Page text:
10 Jan 18 06:19
davs shrus
xxxxxx@gmail.com
Join Date: 01 Mar 2013
Posts To This List: 10
How to increase throughput using IRP based winsock

@Jan Bottorff I am doing huge transfer, may be around 1gb data transferring. which around in one transfer sending 64kb data through socket. we are using single socket for read and write data, does it make any difference in case of multiple sockets? from wireshark logs, RTT(158ms for wreiting 64kb data) taken almost equal to the winsock IRP completion(158ms) there is not much difference. But transfer speeds are relatively very low. we are testing in 5ghz(ac) network.
  Message 8 of 12  
10 Jan 18 13:17
Tim Roberts
xxxxxx@probo.com
Join Date: 28 Jan 2005
Posts To This List: 11741
How to increase throughput using IRP based winsock

xxxxx@gmail.com wrote: > I am doing huge transfer, may be around 1gb data transferring. which around in one transfer sending 64kb data through socket. > > we are using single socket for read and write data, does it make any difference in case of multiple sockets? > > from wireshark logs, RTT(158ms for wreiting 64kb data) taken almost equal to the winsock IRP completion(158ms) there is not much difference. > > But transfer speeds are relatively very low. we are testing in 5ghz(ac) network. What to you mean by "very low," exactly?  As soon as you mention that you are testing a wifi network, alarm bells go off all over.  Wifi performance is heavily dependent on a hundred different environmental issues, like router location, antenna orientation, building composition, furniture location, RF interference, reflections, wall positions, and many others. The best focused tests in the real world are getting about 300Mbps from 802.11ac, which would be 40 MB/s, about the speed of USB 2.  Your gigabyte transfer would take 25 to 30 seconds.  What are you actually seeing? -- Tim Roberts, xxxxx@probo.com Providenza & Boekelheide, Inc.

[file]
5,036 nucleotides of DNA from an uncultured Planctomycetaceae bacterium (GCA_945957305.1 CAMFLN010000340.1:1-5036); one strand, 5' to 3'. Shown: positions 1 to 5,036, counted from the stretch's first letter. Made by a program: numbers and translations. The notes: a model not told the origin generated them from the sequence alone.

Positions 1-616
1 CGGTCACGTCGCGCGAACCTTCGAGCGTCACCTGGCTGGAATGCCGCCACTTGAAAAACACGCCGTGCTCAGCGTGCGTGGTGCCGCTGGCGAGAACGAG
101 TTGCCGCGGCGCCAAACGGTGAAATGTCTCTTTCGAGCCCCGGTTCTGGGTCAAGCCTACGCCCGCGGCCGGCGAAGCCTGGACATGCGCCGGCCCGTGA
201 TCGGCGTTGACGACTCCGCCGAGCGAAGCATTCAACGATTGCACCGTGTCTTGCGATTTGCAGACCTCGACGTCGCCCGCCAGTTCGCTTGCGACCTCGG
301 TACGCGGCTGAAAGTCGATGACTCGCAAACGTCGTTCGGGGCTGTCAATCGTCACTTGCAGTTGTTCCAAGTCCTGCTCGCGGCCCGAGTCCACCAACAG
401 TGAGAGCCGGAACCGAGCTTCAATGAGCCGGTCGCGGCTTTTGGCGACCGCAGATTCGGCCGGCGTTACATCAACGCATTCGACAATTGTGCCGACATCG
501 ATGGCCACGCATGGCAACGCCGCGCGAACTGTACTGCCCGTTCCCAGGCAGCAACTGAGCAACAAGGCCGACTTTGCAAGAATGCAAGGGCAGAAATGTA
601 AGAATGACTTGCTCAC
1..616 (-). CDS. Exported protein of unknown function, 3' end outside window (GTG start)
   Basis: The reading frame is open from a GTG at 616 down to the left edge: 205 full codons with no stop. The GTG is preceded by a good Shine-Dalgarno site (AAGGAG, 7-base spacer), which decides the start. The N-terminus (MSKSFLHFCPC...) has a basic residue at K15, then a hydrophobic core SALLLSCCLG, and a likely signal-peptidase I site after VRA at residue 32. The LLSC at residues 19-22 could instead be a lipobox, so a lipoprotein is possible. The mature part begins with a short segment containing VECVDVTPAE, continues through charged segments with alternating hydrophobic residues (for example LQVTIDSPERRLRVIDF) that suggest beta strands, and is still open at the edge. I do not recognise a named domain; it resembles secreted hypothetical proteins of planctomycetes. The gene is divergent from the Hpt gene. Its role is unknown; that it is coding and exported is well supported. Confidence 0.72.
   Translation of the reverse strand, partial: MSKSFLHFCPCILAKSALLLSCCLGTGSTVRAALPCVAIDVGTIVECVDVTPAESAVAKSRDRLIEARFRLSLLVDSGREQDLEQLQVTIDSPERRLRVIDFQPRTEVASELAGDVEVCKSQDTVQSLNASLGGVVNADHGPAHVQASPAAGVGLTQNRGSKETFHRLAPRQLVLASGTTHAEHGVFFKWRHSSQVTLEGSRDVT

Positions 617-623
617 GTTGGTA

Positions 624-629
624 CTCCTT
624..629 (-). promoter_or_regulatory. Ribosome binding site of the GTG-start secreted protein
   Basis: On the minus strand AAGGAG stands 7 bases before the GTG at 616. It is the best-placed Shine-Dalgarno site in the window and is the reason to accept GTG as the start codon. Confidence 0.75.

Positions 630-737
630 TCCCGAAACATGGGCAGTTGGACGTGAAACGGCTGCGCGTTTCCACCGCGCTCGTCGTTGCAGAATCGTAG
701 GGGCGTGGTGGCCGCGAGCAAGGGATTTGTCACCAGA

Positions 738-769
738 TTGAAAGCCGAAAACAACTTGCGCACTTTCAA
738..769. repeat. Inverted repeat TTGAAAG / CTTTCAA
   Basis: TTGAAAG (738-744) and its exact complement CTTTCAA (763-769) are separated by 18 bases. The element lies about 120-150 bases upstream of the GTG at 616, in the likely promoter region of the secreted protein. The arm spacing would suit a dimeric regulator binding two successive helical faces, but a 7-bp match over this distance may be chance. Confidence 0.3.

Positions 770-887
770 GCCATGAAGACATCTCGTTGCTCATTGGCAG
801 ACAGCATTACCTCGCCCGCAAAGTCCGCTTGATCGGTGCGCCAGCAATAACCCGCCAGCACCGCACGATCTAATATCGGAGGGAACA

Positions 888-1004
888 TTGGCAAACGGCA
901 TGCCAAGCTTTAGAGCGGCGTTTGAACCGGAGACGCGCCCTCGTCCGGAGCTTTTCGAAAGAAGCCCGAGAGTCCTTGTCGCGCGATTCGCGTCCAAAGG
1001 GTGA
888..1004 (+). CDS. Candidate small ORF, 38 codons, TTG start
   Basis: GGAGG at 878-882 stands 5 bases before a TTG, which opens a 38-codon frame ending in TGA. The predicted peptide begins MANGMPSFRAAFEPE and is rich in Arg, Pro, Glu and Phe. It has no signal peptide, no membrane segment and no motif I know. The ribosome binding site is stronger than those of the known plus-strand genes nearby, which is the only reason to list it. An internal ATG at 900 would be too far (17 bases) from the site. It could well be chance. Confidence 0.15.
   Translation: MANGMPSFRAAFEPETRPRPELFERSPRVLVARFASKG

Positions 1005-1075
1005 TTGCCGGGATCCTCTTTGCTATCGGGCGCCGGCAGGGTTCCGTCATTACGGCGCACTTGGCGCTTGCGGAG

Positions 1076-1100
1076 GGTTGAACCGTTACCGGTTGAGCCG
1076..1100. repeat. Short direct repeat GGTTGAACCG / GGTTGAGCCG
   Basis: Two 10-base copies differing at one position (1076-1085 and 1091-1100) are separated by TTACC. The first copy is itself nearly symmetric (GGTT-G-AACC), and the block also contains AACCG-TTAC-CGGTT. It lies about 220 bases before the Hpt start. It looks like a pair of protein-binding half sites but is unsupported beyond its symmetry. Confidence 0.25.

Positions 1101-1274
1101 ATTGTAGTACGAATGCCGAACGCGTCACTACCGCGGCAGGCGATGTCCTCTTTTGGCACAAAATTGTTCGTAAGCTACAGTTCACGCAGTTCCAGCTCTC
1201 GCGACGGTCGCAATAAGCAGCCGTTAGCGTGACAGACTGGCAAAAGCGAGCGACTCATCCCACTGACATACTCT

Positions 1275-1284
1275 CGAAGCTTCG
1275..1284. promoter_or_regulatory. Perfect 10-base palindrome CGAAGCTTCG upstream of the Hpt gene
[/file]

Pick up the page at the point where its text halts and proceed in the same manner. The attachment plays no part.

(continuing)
Message 9 of 12  
10 Jan 18 19:19
M M
xxxxxx@hotmail.com
Join Date: 21 Oct 2010
Posts To This List: 753
How to increase throughput using IRP based winsock